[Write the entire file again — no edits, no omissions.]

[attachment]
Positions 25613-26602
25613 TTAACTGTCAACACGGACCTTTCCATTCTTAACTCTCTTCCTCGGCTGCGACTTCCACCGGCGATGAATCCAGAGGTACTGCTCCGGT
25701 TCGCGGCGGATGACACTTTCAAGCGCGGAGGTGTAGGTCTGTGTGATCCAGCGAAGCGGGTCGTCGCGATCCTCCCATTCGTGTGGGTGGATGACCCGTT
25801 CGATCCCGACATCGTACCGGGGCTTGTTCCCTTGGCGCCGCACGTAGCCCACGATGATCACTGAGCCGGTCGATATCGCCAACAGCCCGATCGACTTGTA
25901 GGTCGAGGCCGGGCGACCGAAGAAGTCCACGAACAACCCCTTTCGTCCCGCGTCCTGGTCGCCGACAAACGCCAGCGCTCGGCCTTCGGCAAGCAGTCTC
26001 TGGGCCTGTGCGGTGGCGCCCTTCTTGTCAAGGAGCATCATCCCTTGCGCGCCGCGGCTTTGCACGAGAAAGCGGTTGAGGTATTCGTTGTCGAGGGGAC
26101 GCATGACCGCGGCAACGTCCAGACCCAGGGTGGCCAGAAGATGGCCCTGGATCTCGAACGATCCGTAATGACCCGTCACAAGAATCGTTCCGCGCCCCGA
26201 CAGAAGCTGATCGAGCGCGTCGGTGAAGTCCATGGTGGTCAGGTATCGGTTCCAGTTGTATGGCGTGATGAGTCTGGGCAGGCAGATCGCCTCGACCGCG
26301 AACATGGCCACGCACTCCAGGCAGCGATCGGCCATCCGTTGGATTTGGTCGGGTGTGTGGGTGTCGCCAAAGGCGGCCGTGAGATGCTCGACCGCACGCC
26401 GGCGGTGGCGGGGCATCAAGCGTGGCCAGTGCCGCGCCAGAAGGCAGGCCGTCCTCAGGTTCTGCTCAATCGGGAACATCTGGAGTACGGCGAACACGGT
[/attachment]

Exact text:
Positions 25613-26602
25613 TTAACTGTCAACACGGACCTTTCCATTCTTAACTCTCTTCCTCGGCTGCGACTTCCACCGGCGATGAATCCAGAGGTACTGCTCCGGT
25701 TCGCGGCGGATGACACTTTCAAGCGCGGAGGTGTAGGTCTGTGTGATCCAGCGAAGCGGGTCGTCGCGATCCTCCCATTCGTGTGGGTGGATGACCCGTT
25801 CGATCCCGACATCGTACCGGGGCTTGTTCCCTTGGCGCCGCACGTAGCCCACGATGATCACTGAGCCGGTCGATATCGCCAACAGCCCGATCGACTTGTA
25901 GGTCGAGGCCGGGCGACCGAAGAAGTCCACGAACAACCCCTTTCGTCCCGCGTCCTGGTCGCCGACAAACGCCAGCGCTCGGCCTTCGGCAAGCAGTCTC
26001 TGGGCCTGTGCGGTGGCGCCCTTCTTGTCAAGGAGCATCATCCCTTGCGCGCCGCGGCTTTGCACGAGAAAGCGGTTGAGGTATTCGTTGTCGAGGGGAC
26101 GCATGACCGCGGCAACGTCCAGACCCAGGGTGGCCAGAAGATGGCCCTGGATCTCGAACGATCCGTAATGACCCGTCACAAGAATCGTTCCGCGCCCCGA
26201 CAGAAGCTGATCGAGCGCGTCGGTGAAGTCCATGGTGGTCAGGTATCGGTTCCAGTTGTATGGCGTGATGAGTCTGGGCAGGCAGATCGCCTCGACCGCG
26301 AACATGGCCACGCACTCCAGGCAGCGATCGGCCATCCGTTGGATTTGGTCGGGTGTGTGGGTGTCGCCAAAGGCGGCCGTGAGATGCTCGACCGCACGCC
26401 GGCGGTGGCGGGGCATCAAGCGTGGCCAGTGCCGCGCCAGAAGGCAGGCCGTCCTCAGGTTCTGCTCAATCGGGAACATCTGGAGTACGGCGAACACGGT